Goldenseal, an herbaceous perennial herb, grows slowly in rich woods in the eastern deciduous forest from Vermont to Georgia, west to Alabama and Arkansas, north to eastern Iowa and Minnesota, with the highest concentration in the Ohio River Valley.
Steven Foster writes that one of the first western sources of information on goldenseal is Benjamin Smith Barton’s Essays Towards a Materia Medica of the United States (published in three parts from 1798 to 1804). Barton mentions that the Cherokee used the plant as a remedy for cancer, one of the first observations of treatment for cancer among Native Americans.
Goldenseal (golden seal) is the common name under which the plant is best known. This name was adopted in the 1880 revision of the United States Pharmacopoeia. Previously, the plant was known in commerce as yellow root, an ambiguous name referring to several other plants. It has also been known as orange root, yellow puccoon, ground raspberry, eye-balm, and eye-root. The name goldenseal was introduced by Samuel Thomson, (1769–1843) who popularized its use in the 1820s. The small cup-like scars of previous annual stems, found on the upper-side of the yellow rhizome, have the appearance of wax seals, once used to seal envelopes, hence the common name. 
The root, beaming with bright yellow-orange berberine, is traditionally used in tea or tincture to treat inflamed mucous membranes of mouth, throat, digestive system, and uterus. Used since time immemorial by indigenous groups, the Cherokee used the roots as a wash for local inflammations, and in decoction for general debility, dyspepsia, and to improve appetite. The Iroquois used a decoction of the root for whooping cough, diarrhea, liver trouble, fever, sour stomach, flatulence, pneumonia, and, with whiskey, for heart trouble.  This reflects the diverse use for goldenseal over the centuries.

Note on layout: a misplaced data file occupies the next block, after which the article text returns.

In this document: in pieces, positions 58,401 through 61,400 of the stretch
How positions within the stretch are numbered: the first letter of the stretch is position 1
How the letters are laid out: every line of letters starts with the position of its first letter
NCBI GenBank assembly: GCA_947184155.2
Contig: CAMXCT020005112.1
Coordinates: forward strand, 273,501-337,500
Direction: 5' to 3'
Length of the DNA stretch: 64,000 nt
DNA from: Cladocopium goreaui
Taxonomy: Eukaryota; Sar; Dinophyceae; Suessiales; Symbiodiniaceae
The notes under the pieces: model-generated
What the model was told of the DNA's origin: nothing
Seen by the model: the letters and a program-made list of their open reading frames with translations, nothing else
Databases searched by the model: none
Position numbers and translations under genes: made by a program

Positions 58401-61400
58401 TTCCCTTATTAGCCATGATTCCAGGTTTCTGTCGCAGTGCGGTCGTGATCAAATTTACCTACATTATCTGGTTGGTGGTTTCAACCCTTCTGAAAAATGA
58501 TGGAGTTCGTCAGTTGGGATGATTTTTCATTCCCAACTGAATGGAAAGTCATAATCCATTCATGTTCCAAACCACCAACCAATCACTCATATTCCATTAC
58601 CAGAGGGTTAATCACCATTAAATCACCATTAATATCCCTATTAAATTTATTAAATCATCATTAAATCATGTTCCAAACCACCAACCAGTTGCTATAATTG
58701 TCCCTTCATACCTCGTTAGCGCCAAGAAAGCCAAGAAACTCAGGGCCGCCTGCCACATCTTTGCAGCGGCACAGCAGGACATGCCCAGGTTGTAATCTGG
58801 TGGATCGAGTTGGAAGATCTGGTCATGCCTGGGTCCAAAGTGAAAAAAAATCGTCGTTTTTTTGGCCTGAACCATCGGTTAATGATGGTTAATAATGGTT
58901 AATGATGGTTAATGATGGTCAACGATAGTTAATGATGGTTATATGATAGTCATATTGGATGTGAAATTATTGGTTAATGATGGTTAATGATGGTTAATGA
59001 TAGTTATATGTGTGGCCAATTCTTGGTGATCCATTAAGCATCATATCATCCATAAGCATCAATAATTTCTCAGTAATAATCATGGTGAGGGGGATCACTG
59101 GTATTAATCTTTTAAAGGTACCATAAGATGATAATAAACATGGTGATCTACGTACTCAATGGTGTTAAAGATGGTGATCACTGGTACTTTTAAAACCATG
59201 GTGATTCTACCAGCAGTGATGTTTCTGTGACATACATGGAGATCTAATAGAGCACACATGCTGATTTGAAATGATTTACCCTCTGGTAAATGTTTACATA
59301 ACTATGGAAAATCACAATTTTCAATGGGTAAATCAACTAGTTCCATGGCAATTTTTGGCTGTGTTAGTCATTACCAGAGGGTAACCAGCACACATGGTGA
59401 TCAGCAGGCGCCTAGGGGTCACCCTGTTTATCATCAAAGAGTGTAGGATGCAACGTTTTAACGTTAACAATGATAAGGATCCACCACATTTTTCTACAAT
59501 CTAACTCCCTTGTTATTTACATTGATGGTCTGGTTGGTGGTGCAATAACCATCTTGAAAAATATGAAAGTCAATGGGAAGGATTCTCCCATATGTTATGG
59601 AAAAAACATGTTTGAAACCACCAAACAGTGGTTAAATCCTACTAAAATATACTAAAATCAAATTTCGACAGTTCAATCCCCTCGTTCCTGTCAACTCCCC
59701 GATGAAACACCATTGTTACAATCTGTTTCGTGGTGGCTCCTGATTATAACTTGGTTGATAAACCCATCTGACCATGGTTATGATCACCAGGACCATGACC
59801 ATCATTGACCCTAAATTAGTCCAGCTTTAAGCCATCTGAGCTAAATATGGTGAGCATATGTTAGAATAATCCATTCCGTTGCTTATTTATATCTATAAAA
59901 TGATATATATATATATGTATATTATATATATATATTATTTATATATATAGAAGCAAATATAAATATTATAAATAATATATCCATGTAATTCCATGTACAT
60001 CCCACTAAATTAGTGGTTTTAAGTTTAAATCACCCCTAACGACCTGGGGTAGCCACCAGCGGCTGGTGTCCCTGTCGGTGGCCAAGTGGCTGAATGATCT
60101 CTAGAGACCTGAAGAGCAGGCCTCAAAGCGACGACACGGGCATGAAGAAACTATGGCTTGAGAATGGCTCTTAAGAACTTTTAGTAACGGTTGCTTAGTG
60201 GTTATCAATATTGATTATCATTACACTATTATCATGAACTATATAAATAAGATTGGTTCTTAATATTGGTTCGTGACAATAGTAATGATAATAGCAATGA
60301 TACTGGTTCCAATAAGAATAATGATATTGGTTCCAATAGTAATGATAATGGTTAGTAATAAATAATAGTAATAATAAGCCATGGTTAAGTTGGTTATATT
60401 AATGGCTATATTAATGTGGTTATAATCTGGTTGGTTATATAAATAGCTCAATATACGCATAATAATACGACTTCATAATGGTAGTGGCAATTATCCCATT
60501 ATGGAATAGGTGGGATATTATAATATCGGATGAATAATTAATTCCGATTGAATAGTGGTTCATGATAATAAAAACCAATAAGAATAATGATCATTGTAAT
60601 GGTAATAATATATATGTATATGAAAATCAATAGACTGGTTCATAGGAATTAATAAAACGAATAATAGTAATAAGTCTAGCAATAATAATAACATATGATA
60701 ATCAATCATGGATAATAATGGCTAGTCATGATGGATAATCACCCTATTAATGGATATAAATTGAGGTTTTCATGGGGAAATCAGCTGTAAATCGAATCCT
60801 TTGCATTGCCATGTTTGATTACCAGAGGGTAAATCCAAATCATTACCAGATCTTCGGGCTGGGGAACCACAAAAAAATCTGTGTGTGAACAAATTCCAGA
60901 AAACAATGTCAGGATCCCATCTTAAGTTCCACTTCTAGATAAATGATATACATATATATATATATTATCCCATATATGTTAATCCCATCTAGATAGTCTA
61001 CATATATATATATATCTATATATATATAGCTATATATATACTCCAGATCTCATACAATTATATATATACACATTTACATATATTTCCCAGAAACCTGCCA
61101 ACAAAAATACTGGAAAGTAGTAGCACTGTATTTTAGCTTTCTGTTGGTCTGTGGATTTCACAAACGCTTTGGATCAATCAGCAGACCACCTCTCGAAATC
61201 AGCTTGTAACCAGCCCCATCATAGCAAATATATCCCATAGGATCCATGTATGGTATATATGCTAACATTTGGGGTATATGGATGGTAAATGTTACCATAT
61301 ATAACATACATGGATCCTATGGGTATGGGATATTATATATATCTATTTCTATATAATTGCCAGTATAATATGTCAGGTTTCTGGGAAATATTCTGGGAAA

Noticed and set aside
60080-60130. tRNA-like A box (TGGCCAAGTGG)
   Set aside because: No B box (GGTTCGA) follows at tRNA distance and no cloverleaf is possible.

One curious modern folk use which exploded in the late 1990s leading to wholesale supply shortages and concern for goldenseal’s conservation status literally has novel beginnings. As drug testing became common in the workplace, the consumption of goldenseal in an attempt to mask urine tests for illicit drugs became common, with goldenseal products even available at the checkout counter at truck stops. The notion that goldenseal affects chemical analytical tests grows out of a fictional plot of the 1900 novel Stringtown on the Pike, by pharmacist and goldenseal expert, John Uri Lloyd (1849-1936). There is no scientific evidence to support this use, in fact, it may instead promote false-positive readings. [5, 6].
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The threats to goldenseal include the impact of habitat loss and domestic and international trade. The Convention on International Trade in Endangered Species of Wild Fauna and Flora (CITES) has included goldenseal in Appendix II since 1999, and the International Union for the Conservation of Nature (IUCN) Red List of Threatened Species lists goldenseal as vulnerable. Between 1999 and 2010, as much as 105,099 dry pounds of goldenseal was harvested annually. With only 26-31% of that volume coming from cultivated sources during that time, sustainable stewardship and forest farming practices are critical for conserving goldenseal populations.
For additional detailed information on goldenseal, see the United Plant Savers (UpS) video “Hope for Hydrastis.” UpS Executive Director, Susan Leopold and colleagues from the North Carolina Ginseng Association and Living Web Farms have created a collection of resource material on goldenseal, it’s conservation, cultivation, economics, and use at the April 22, 2020 Round Table Discussion on the Future of Goldenseal.
Produced by the Appalachian Beginning Forest Farmer Coalition (ABFFC), these videos outlines the steps to sustainably harvest, wash, and dry goldenseal.